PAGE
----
To protect life
The following are the 4 conditions I have experienced for “protecting life.” 1st To teach, to instruct, to command. 2nd To listen, to receive, to follow, and to act. The 3rd is to join both of these conditions together, so that finally mutual “trust” is present. Trust is an important element, because if there is distrust, doubt, hesitation or rejection between the two parties, “the bond of love” will be extinguished. And this means the possibility of death. In the case of the tsunami, it hit shore just a few minutes after the evacuation warning. It came surging in, not only once but several times. Instantaneous instructions and prompt obedience were the conditions for survival. In previous disasters in Japan, at the same time that an earthquake occurs there is continuous 24 hour radio and TV coverage in order to convey necessary information. For example, “where and on what scale have the aftershocks occurred. Is there a possibility of a tsunami coming or not? If so, after how many minutes would it come? How high would the tsunami waves be? What do we have to do now, what should we not do, what action must we take, etc?” is constantly broadcast. The survival of those listening to this information depends on whether or not they follow these instructions. On the other hand, we demand from those who provide the information, precise and accurate information and instructions on the necessary action to take. It goes without saying that for these information broadcasts a lot of prerequisite knowledge, experience, definite material, and accurate judgment are requited.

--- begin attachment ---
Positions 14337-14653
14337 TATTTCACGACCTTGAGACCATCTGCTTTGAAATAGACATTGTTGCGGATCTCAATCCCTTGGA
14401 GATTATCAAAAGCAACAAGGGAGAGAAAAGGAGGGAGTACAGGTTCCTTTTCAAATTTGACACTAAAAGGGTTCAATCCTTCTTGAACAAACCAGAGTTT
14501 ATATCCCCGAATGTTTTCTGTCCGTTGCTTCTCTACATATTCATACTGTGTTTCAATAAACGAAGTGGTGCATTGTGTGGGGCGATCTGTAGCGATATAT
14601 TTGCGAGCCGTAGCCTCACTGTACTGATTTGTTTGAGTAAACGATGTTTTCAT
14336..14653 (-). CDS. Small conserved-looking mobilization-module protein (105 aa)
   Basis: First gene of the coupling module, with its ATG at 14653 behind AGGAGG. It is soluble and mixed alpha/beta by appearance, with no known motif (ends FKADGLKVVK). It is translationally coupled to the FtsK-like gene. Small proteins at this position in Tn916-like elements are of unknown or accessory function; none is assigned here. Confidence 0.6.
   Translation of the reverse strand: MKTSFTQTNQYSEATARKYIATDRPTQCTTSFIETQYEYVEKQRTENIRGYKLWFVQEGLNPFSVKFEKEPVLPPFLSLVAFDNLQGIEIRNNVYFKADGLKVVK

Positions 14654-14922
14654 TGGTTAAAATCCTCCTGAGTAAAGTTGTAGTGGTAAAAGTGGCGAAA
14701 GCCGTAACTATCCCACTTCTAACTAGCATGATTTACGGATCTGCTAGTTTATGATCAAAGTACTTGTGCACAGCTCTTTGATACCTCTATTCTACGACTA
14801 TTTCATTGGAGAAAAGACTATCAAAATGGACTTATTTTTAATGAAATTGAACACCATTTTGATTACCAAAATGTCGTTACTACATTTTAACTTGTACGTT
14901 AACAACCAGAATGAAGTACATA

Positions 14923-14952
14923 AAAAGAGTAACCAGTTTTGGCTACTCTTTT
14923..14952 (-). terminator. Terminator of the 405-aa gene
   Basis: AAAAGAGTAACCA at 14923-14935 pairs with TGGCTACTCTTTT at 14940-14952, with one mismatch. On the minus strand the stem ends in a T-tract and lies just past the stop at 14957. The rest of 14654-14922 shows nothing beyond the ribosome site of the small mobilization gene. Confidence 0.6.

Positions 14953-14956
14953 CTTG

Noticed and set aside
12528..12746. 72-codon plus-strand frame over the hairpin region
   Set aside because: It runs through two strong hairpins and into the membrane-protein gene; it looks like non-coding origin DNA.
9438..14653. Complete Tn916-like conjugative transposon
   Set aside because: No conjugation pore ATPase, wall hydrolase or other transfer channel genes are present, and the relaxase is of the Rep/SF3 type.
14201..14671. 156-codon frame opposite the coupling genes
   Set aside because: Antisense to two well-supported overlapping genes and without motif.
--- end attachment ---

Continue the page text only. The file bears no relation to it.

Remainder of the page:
This is personal, but I remember a conversation I had with my father when I was young. It was a conversation about the written Japanese character for “parent.”
Now Dede, (Dede is my nickname) The Japanese character for parent is made up of three parts, “tree,” “stand” and “see.” So a Japanese parent must stand up on a tree, and watch his children from above, he must teach them the right way to go and show them what must be done. And if there is danger, he has to jump down to save you.
Life is nurtured in the soil of love. Life, I think, is when someone gives you look of love, to know that there is somebody watching over you always, and to grow up by accepting to follow that person. The meaning of the Japanese character for “life” is what God gives to those who pray to Him and are waiting for Him. “To nurture life” means to search for God’s will, and to repeatedly listen to Him and follow His will.